Getting handcuffed is only part of being arrested for underage drinking in Walton County.

Five young women in bikinis and one man in swim trunks — their wrists and ankles shackled — filed slowly into the booking area of the Walton County Jail. 

They were among that day’s spring breakers arrested for underage drinking by the Walton County Sheriff’s Office.

As they shuffled in, some inmates in holding cells pressed their faces against the Plexiglas windows to leer at the women. Booking officials placed partitions in front of the cells and ordered them to get as far away from the walls as possible.

“They don’t deserve to be ogled,” said Katherine Sharp, a booking specialist at the jail. “It makes them uncomfortable. There’s no need to make this worse than it already is.”

Hours earlier, the spring breakers, who ranged from 18 to 20 years old, were at the beaches with the thousands of other college students who descend on the Emerald Coast in March.

According to WCSO Deputy Brandon Coone, most of them aren’t in town to cause trouble.

“Ninety percent of the people are here to have fun and be responsible,” Coone said. “Ten percent cause problems.”

'They all look young to me'

Coone is a beach patrol deputy who drives his marked patrol truck up and down the sand. He began his daily beach surveilance at the Whale’s Tail about noon on March 10 and drove all the way to the Okaloosa County line and back.

Most of his interactions were positive; he asked the visitors about their sunburn or about the overcast weather. It was the end of the week, and Coone had gotten to know most of the groups of visitors. One group of students from Ole Miss even invited him to get out and play volleyball with them.

“I would, but I don’t want to embarrass you!” Coone told them. The students laughed and he continued on his way.

Coone stopped his vehicle every few minutes and peered through a pair of binoculars. Several of the groups who were gathered on the beach had drinks, cans and coolers full of alcohol, but Coone said that isn’t always cause for him to stop and ask for their IDs.

“They all look young to me, so I don’t really question them unless I see something that makes me think they might be under 21,” he said. “Like if they see me and they hand their drinks to someone else or they put their drinks down and walk away.”

That’s exactly what happened at the end of Coone’s first patrol that day. He was almost ready to drive back to the Sheriff's Office command post when he spotted two men hiding their beer cans from sight.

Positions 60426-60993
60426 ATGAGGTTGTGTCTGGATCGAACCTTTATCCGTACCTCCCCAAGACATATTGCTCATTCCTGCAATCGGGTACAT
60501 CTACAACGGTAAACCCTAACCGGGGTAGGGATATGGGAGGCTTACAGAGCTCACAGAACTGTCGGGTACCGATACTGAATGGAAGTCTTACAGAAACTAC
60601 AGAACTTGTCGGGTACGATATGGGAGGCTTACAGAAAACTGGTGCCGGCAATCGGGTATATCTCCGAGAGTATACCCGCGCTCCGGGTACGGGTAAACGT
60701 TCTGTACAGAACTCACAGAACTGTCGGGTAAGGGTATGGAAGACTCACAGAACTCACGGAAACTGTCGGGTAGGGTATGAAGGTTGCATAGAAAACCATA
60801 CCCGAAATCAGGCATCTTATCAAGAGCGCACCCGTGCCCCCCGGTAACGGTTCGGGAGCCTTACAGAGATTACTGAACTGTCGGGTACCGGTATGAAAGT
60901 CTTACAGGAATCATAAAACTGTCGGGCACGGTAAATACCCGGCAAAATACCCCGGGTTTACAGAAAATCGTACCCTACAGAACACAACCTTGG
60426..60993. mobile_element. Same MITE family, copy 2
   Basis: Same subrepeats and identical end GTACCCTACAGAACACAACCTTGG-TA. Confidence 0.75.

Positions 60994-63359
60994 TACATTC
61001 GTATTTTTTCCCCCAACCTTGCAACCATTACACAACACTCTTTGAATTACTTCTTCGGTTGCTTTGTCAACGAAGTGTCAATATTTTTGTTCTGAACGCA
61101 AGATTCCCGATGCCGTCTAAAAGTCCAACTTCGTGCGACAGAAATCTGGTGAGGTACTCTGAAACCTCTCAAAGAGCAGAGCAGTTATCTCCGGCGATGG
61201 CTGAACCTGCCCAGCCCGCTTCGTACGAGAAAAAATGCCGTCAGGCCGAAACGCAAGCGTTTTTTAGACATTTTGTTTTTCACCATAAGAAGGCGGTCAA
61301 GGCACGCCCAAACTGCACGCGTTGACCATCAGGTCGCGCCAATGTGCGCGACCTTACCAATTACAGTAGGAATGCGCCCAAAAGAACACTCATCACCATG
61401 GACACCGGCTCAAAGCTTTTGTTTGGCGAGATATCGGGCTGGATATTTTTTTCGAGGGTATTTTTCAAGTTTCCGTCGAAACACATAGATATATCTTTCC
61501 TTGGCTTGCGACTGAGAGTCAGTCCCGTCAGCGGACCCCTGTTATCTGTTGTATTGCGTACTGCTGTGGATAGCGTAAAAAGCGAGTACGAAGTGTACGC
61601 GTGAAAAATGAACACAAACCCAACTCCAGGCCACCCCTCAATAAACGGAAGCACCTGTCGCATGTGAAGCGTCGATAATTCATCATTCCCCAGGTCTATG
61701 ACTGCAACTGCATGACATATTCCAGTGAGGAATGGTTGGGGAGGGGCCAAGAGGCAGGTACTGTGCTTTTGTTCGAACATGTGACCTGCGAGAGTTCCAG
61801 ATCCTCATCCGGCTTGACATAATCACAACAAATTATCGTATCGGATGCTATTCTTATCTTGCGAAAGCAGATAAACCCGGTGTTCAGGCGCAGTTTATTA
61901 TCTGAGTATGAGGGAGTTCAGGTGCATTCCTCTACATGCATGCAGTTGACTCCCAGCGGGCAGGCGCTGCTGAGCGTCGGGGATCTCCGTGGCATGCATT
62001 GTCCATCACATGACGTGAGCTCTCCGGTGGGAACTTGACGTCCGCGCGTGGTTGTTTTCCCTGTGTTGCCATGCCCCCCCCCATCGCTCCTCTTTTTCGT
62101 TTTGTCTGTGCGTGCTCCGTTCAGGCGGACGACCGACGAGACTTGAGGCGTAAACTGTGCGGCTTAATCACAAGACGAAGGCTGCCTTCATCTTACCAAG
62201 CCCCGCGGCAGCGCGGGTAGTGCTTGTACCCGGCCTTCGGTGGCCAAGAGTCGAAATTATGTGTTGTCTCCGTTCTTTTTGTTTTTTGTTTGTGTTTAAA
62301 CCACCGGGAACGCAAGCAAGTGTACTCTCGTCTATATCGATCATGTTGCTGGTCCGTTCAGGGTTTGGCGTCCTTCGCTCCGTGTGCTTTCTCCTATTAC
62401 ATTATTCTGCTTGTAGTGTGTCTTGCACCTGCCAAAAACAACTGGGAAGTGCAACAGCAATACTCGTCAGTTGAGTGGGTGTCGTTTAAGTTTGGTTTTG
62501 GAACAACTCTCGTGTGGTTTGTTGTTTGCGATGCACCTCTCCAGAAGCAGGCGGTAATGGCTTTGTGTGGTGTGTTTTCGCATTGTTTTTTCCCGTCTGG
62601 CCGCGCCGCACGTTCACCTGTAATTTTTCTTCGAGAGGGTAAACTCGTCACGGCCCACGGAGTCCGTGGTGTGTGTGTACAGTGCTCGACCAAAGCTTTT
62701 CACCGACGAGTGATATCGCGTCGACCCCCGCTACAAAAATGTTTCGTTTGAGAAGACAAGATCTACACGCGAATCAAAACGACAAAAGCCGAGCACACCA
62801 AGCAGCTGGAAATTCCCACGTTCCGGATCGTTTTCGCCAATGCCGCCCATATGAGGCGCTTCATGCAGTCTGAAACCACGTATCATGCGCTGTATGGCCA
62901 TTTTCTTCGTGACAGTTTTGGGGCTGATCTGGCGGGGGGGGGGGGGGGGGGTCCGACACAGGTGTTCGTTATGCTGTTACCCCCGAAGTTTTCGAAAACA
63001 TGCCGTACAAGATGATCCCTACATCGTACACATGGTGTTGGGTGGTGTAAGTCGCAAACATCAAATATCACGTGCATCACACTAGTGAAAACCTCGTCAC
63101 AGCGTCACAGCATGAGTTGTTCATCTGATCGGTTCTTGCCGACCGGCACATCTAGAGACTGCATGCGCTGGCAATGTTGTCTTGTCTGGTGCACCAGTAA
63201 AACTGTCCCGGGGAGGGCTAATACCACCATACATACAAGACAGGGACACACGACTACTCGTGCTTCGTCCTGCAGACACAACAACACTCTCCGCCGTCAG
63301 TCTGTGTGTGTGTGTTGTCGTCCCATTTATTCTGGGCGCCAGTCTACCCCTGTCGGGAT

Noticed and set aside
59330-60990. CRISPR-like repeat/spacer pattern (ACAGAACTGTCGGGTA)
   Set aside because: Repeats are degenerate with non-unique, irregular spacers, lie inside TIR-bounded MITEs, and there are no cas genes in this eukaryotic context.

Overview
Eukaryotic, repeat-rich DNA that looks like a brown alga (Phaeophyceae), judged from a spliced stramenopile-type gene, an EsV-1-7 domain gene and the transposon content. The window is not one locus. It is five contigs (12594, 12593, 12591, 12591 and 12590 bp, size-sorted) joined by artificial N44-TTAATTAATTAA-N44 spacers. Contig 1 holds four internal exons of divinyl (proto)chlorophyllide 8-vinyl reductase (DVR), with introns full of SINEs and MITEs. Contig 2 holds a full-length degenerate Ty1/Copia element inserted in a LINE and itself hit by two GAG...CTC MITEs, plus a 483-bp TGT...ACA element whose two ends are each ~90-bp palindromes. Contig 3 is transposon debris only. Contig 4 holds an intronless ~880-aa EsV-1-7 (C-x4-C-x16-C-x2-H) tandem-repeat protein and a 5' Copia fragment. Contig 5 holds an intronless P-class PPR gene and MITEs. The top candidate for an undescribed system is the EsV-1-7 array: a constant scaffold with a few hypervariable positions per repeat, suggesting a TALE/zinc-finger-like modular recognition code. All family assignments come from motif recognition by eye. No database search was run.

When Coone approached them, they told him they were of age but did not have their IDs on them. After running their information through the computer system, Coone discovered one was lying; he was only 19 years old.

Coone arrested him on the spot just before 1 p.m. 

The 19-year-old was taken in the deputy's truck across the street to the command post, which consists of tents, tables, portable toilets, vans and a command bus. Once there, the spring breaker was released from the handcuffs and sat at a table across from a deputy who took his information and put it in his computer. 

After providing his information and being booked in the command bus, he was shackled at his wrists and feet and led to the van. The van hauls spring breakers one hour north to the jail in DeFuniak Springs, but only goes when it is full.

The spring breaker had to sit in the van for four hours.

WCSO spokeswoman Corey Dobridnia said they wait until the van is filled with underage violators to increase efficiency and save gas money.  

'At least we better get a mug shot'

While the teenager was waiting in the van, two patrol cars pulled up and deputies led four girls in handcuffs out of the cars. The girls were all friends and had been drinking rum and tequila daiquiris outside Seascape Resort when they were arrested.

As they sat at the table while deputies processed their information, some of the girls, who identified themselves as college students from Georgia, didn't appear to be too fazed.

“At least we better get a mug shot,” one of the girls said. “They’re going to be, like, framed everywhere in our apartments.”

"I'm definitely not as upset as I thought I'd be," another girl said. "It sucks, but it's happening, so you just have to deal with it."

A third girl, however, was not pleased.

"The handcuffs were terrifying," she said. "When they put them on me, it was actually terrifying. It made me feel bad when I got in the car and it was, like, all metal. It made me feel belittled."

'We're not out to ruin lives'

The girls were booked in the command bus individually and then led into the van, where they also were shackled. The van is separated in two sections so men and women can't interact.

Authorities waited until they had one more arrest — an 18-year-old girl who proudly proclaimed, "Apparently I'm the first (arrest) from LSU!"— before deciding to take the spring breakers to jail. It was about 5 p.m.

After the spring breakers were booked into the jail, they had to sit in a cell for several more hours until they posted $350 bond and their friends could pick them up. After jail, they will either have to appear in court or work out a deal with the State Attorney's Office. 

Walton sheriff's deputies arrested 8 people for underage alcohol possession that day and had busted 169 in total by arresting or issuing Notice To Appears (for people under 18 years old) as of Wednesday evening. Dobridnia said the arrests mostly serve a preventative purpose, similar to how DUI drivers are arrested to prevent anyone from getting hurt.

“It’s cutting off the problem before it gets bad,” Dobridnia said. “We’re not out to ruin lives, we’re just wanting to prevent them from doing anything that could hurt themselves or others.”